A third effort currently underway is the development of proposed changes to the hazardous waste requirements applicable to generators of hazardous waste, which would affect retailers and the broader regulated community. The hazardous waste generator changes currently under development are expected to make some largely nonsubstantive changes, such as reorganizing the applicable regulations. Other changes are expected to be more substantive, including to “address situations where a generator has [an] episodic event resulting in a temporary change in regulatory status.” Many retailers may take a particular interest in the precise scheme proposed for episodic generators due to the vagaries of retail operations, seasonal variations in products, product recalls, and other retail-specific circumstances that may lead to temporary, larger-than-normal hazardous waste generation. We understand that proposed changes to the hazardous waste generator rules are currently planned to be published in March 2014.
Except with respect to the possibility of EPA issuing interpretive guidance of existing regulations in connection with any of the hazardous waste regulatory reform efforts described above, these three regulatory reform efforts all appear to be far from yielding immediate practical benefits. However, each of these efforts are at critical phases, and members of the regulated community have an opportunity to shape the ultimate outcomes through the public comment process. Furthermore, the sequester has caused a 5% reduction to EPA’s current fiscal year budget. These budgetary constraints, which are expected to continue at least into the next fiscal year, will undoubtedly hamper the rate at which EPA is able to progress the rulemaking process. Accordingly, the priority given to these reform efforts by EPA, and whether retail hazardous waste reforms even continue beyond the NODA to the proposed rulemaking stage, may depend in part on level and type of feedback received during the upcoming comment periods for each of the three regulatory reform efforts.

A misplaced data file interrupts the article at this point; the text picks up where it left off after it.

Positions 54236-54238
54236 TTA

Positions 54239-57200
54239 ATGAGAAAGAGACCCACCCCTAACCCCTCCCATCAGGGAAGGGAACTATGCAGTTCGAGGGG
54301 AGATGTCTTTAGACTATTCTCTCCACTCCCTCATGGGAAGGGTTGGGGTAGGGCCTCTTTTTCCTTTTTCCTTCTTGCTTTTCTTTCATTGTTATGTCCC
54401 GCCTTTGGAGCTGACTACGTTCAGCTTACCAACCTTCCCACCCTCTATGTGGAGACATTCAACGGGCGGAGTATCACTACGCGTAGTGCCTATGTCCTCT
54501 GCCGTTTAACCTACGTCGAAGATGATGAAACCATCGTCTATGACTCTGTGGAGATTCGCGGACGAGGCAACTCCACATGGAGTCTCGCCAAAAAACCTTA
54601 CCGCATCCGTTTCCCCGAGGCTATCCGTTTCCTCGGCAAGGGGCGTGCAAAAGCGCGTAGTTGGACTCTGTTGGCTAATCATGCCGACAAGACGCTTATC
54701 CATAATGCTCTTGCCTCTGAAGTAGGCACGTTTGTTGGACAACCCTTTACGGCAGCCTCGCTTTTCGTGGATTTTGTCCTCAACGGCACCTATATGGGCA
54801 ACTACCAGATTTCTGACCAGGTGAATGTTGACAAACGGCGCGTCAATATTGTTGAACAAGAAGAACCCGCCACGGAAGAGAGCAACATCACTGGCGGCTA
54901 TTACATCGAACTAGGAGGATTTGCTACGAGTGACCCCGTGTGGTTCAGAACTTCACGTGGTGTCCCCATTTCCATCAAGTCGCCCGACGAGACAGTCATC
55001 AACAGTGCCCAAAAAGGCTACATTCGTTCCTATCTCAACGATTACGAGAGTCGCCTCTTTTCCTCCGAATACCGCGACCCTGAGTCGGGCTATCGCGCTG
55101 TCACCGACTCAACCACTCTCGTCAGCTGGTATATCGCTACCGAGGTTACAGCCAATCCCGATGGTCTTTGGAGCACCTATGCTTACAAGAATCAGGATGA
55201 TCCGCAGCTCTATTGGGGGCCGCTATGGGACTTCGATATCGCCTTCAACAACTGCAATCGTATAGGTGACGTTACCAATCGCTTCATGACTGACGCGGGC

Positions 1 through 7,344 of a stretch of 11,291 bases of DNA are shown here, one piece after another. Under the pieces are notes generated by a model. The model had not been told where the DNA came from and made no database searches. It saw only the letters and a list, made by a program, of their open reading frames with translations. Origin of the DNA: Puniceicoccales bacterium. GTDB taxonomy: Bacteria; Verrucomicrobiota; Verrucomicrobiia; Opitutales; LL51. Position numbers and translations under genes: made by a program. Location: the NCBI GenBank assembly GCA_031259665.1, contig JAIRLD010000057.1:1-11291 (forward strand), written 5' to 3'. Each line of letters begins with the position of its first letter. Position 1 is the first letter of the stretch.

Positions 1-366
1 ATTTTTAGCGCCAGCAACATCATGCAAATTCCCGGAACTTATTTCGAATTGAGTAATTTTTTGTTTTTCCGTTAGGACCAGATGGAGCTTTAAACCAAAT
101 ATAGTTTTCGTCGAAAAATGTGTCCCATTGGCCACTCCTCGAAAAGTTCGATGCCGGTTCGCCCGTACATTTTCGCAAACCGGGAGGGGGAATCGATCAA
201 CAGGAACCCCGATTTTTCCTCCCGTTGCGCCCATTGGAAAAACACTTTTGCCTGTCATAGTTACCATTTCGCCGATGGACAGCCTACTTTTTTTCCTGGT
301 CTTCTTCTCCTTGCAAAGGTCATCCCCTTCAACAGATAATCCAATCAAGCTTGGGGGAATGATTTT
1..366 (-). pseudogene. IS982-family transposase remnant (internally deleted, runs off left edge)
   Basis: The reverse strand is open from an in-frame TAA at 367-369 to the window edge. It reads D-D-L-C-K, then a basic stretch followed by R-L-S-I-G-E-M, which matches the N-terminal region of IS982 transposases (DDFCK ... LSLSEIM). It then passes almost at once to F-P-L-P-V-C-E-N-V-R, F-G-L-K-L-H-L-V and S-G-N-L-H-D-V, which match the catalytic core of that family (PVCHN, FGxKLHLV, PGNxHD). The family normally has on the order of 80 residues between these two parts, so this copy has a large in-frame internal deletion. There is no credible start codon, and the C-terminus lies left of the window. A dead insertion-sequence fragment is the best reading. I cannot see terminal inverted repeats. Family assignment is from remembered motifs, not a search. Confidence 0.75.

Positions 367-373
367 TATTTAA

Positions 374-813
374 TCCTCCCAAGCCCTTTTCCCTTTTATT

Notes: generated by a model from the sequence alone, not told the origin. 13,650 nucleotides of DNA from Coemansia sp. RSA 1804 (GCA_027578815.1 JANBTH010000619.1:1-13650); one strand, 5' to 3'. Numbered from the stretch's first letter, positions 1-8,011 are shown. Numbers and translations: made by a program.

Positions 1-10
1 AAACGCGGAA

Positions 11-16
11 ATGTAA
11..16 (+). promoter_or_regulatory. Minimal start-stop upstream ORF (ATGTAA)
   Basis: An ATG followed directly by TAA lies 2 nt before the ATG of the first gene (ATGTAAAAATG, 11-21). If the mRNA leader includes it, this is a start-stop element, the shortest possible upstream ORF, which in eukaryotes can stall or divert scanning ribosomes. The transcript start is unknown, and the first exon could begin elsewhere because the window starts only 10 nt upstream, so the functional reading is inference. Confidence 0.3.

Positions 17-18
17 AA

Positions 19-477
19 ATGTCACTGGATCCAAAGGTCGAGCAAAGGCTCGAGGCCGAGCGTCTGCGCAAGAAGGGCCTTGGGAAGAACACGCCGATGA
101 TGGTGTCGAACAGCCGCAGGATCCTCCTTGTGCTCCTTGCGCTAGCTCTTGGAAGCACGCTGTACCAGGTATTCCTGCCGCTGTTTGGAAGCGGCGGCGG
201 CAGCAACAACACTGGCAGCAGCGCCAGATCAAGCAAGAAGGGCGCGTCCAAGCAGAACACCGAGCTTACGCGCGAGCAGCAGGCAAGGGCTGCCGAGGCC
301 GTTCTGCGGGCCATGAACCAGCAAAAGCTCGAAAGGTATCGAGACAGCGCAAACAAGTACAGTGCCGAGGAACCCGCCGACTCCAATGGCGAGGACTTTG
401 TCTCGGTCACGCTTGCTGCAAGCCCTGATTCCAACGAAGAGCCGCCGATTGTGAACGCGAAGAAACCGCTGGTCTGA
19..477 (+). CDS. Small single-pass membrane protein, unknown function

Ted Wolff is a partner in Manatt, Phelps & Phillips’ New York office and focuses his environmental practice on litigation and transactional work. He regularly counsels clients on compliance with environmental laws, including those that regulate the handling, storage, treatment and disposal of hazardous substances and waste. Mr. Wolff can be reached at (212) 790-4575 or firstname.lastname@example.org.
Matthew Dombroski is an associate with Manatt, Phelps & Phillips in New York and regularly counsels clients on environmental matters relating to corporate and regulatory compliance. Mr. Dombroski can be reached at (212) 790-4556 or email@example.com.
This column is part of a series of articles by law firm Manatt, Phelps & Phillips, LLP’s Energy, Environment & Natural Resources practice. Earlier columns in the third edition of this series discussed Environmental Screening Tools, Nanotechnology Regulation, Federal Chemical Regulation Reform, Efforts to Address Climate Change and What the Sequester Means for Environmental Regulation.